“Extreme cold weather is a different sort of enemy to our Warfighters when they are injured or wounded,” said Krohn, who attends a dozen Army and joint force exercises each year in her role as a product manager. “The climate can be a huge challenge during combat operations because it not only limits evacuation options, but it can compound and worsen the effects of serious wounds and injuries.”

USAMMDA relies on many partners to accomplish its mission, according to Krohn, and its development experts work with others across the Army, special forces community, and medical industry to conceive, research, develop, and test the technologies and treatments that future Warfighters will rely on to fight and win. Exercises like Arctic Edge 24 are a perfect platform to measure the effectiveness of USAMMDA’s development programs, including extreme cold weather shelters that are rugged, expeditionary, and designed to meet the needs of Warfighters during future conflicts.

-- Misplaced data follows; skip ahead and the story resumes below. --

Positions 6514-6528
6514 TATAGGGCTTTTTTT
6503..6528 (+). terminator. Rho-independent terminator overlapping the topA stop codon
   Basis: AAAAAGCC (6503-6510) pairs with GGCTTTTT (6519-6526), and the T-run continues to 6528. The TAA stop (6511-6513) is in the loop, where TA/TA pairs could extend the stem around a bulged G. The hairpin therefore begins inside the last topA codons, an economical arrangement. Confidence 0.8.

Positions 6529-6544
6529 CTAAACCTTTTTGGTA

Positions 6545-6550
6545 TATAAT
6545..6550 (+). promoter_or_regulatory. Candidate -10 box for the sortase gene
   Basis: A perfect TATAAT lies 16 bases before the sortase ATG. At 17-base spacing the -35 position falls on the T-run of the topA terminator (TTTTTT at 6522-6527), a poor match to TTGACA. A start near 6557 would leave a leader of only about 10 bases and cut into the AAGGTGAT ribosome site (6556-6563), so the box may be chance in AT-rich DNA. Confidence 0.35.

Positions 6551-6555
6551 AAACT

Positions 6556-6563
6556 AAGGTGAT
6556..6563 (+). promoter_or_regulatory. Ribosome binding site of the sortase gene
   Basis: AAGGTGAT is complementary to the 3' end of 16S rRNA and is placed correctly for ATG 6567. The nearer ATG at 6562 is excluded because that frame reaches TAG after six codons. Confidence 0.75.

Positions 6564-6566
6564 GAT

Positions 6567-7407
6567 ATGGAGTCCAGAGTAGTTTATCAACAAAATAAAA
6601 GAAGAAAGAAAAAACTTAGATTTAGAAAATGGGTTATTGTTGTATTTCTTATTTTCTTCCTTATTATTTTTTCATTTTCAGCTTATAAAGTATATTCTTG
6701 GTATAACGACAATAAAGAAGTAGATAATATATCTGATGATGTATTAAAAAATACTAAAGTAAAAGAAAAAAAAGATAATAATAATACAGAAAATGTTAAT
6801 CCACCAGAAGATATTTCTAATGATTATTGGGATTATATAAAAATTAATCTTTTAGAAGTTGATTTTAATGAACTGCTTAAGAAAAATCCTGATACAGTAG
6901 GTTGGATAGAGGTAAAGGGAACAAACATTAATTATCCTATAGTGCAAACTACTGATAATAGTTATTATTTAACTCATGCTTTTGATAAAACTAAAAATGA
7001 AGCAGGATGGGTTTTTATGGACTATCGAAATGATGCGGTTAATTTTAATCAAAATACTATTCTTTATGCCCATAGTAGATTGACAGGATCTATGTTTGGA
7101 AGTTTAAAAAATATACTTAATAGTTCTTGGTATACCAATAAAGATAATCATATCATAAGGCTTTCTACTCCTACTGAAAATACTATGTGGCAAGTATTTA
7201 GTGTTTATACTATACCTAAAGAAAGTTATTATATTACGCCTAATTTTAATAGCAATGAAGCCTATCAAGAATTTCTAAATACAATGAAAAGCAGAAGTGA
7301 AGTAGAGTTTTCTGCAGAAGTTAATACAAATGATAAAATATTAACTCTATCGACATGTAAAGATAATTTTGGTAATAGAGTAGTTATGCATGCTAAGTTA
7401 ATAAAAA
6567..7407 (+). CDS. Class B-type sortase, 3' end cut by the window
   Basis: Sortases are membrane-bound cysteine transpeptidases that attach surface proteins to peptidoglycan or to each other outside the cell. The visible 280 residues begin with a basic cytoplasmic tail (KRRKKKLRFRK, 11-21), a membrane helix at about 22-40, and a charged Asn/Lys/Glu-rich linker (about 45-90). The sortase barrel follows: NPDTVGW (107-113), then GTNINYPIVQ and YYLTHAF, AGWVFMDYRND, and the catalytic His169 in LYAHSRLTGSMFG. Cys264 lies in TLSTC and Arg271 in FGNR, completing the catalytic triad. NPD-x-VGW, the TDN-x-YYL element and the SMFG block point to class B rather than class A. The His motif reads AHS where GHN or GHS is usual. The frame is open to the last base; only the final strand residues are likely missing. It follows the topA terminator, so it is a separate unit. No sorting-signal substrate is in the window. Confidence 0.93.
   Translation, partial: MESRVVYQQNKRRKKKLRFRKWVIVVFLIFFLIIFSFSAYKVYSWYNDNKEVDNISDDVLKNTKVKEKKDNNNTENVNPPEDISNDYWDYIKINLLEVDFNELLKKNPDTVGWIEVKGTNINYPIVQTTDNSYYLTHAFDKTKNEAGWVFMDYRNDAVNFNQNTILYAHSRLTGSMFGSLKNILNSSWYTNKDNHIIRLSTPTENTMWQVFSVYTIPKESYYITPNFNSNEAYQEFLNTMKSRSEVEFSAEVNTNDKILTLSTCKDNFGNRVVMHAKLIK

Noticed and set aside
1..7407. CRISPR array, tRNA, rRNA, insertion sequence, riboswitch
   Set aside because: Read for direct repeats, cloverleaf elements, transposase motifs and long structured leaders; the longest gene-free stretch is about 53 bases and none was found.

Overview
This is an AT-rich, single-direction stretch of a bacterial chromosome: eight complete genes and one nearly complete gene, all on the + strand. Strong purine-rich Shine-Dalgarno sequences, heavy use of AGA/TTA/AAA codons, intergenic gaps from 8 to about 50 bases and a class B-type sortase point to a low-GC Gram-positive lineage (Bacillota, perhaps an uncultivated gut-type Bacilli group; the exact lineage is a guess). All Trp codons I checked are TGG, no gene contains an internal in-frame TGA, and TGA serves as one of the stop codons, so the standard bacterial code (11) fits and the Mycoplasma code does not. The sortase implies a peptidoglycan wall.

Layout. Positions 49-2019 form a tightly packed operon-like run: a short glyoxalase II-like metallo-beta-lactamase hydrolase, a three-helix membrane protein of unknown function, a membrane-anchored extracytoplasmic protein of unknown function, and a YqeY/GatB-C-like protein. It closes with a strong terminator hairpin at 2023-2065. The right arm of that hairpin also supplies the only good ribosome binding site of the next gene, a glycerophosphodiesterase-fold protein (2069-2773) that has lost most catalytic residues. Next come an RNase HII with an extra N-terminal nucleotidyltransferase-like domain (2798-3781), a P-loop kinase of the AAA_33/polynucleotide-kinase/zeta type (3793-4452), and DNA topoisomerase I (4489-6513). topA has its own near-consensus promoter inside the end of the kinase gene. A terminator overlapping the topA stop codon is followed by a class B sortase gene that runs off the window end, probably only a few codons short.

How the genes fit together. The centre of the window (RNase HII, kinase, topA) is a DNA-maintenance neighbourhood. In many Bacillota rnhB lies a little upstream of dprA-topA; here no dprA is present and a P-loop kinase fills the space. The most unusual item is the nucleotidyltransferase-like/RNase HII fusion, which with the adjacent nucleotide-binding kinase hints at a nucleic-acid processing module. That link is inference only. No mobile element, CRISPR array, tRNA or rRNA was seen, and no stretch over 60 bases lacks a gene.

“The shelters we are developing with the U.S. Army Combat Capabilities Development Command Soldier Center and our commercial partners are designed to enable frontline medics to safely evacuate casualties and provide tactical combat casualty care in a temperature-controlled environment while arranging for movement to higher echelons of care,” said Krohn. “These types of technologies are being developed to answer the challenges servicemembers and frontline providers may face in extreme cold weather.”







Date Taken: 03.11.2024
Date Posted: 03.11.2024 11:51
Story ID: 465876
Location: JOINT BASE ELMENDORF-RICHARDSON, AK, US






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DVIDS – News – Army medical developers put tech, treatments to test during Arctic Edge 24